Going beyond the unjustified ossified academic parameters this book for the first time, studies the Rock Art of the Himalayan region in the wider spatio-temporal and thematic format covering not only the antique pictographs and petroglyphs, but also the rock paintings, rock engravings, rock images, cup marks, inscriptions, fountain-slabs, memorial stones, and even rock-cut temples. It also carries, besides numerous illustrations, an exclusive chapter on the Votive Rocks, for it is the faith-systems that have been the motive force behind all creative activities in the Himalayan region.
Covering the creations of primitive cave-dwelling communities to the objects of popular faiths of our times, the author documents these indelible, honest imprints of human activity, in both the inhabited and forlorn Himalayan interiors. These objects, says he, are not only archaeologically significant, but also authentic as source material for anthropological, sociological, historical and cultural studies – as invaluable aids to illuminate the dark recesses of prehistory, history and folklore.
Hinduism a way of life and a mode of thought
Hinduism isn't a religious faith, but a way of life. And a mode of thought as well. Defying a precise definition, it represents a whole civilization, a millennia-long tradition, and a rich cultural heritage which, with a continuous history of more than five thousand years is enormously vast in scope, splendid in expression, profound in illuminating thoughts, and fantastic in flights of imagination. Hinduism is veritably a complex religious system, including a wide range of particular beliefs and practices. There are no single and unequivocal rules to define what Hinduism is. Here the secular and the sacred meet. Truth and untruth, spirituality and materialism, gods and demons, life here and life beyond are complementary to each other. Here one does not know when philosophy turns into devotion and devotion into philosophy. This is the core ethos of Hinduism.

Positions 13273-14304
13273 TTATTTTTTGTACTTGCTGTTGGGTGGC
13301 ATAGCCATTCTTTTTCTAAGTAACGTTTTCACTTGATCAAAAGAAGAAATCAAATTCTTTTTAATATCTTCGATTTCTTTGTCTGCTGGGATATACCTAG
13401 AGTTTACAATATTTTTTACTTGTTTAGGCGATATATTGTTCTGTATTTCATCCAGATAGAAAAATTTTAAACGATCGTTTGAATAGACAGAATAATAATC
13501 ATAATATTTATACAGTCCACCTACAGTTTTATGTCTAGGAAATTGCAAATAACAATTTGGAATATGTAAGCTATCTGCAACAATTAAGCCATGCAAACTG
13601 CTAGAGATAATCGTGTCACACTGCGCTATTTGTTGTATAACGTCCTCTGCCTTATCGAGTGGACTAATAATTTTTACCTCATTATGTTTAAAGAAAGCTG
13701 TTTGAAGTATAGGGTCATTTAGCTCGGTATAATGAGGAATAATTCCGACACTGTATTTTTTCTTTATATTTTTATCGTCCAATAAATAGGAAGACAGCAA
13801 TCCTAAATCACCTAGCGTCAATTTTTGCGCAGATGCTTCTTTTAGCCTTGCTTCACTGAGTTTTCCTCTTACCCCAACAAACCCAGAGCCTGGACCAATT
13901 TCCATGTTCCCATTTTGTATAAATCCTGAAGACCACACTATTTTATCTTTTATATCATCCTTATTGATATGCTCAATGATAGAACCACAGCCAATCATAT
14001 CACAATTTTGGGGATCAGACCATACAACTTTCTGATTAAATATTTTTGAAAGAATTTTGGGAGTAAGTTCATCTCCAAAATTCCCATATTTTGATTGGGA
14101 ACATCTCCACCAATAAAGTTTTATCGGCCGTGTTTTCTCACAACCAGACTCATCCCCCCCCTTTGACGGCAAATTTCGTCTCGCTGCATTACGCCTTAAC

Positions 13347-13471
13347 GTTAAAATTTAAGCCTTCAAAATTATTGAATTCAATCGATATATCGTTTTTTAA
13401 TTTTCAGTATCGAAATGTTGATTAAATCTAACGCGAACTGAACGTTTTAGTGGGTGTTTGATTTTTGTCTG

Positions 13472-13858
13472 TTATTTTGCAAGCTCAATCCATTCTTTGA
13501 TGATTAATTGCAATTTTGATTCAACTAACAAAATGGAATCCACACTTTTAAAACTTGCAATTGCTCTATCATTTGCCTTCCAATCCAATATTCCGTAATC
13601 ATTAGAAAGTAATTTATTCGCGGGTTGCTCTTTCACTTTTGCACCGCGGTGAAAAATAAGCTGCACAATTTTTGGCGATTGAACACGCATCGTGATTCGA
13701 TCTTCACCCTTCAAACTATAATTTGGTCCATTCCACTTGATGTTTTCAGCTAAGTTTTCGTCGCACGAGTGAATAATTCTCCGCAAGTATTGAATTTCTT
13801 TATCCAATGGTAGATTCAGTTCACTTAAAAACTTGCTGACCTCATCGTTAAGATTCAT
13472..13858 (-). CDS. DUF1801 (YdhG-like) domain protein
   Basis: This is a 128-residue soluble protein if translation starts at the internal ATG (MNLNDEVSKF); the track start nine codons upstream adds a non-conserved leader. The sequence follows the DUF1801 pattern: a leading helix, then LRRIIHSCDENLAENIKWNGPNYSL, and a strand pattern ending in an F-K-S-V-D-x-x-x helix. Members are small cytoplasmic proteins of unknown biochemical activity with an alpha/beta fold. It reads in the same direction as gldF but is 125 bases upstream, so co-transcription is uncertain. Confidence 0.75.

Along with spirituality and godliness, Hinduism accepts the temporal, mundane, and the human as well. It does not take passion out of love, but only says that life is a journey from mundane to spiritual, from time to timelessness, from human to divine, from attachment to detachment. It is a journey that ultimately leads you to the celebrations of life, while searching for the divine and realizing the self.
This book represents the authors' years of quest to find what Hinduism really is. Beginning with a scholarly overview of Hinduism, it spells out afresh its genesis, its evolution over the ages, reforming movements, essential tenets, philosophic schools, scriptures (Vedas. Upanishads, Puranas and others), sacred works (Ramayana, Mahabharata, Bhagavad Gita), and many other facets. The book carries a number of exquisite illustrations.
Professor Usha Choudhuri a distinguished scholar of Sanskrit, specially of the Vedas, religion, philosophy, and Indian mythology, has taught Sanskrit for 43 years at the universities of Delhi, Bucharest and Sofia. Professor Indra Nath Choudhuri is a well-known academic, administrator and cultural diplomat, who has been a visiting professor in Hyderabad Central University, CEFL, Hyderabad, in JNU, and in the universities of Jodhpur, Kolkata, Delhi, and Bucharest.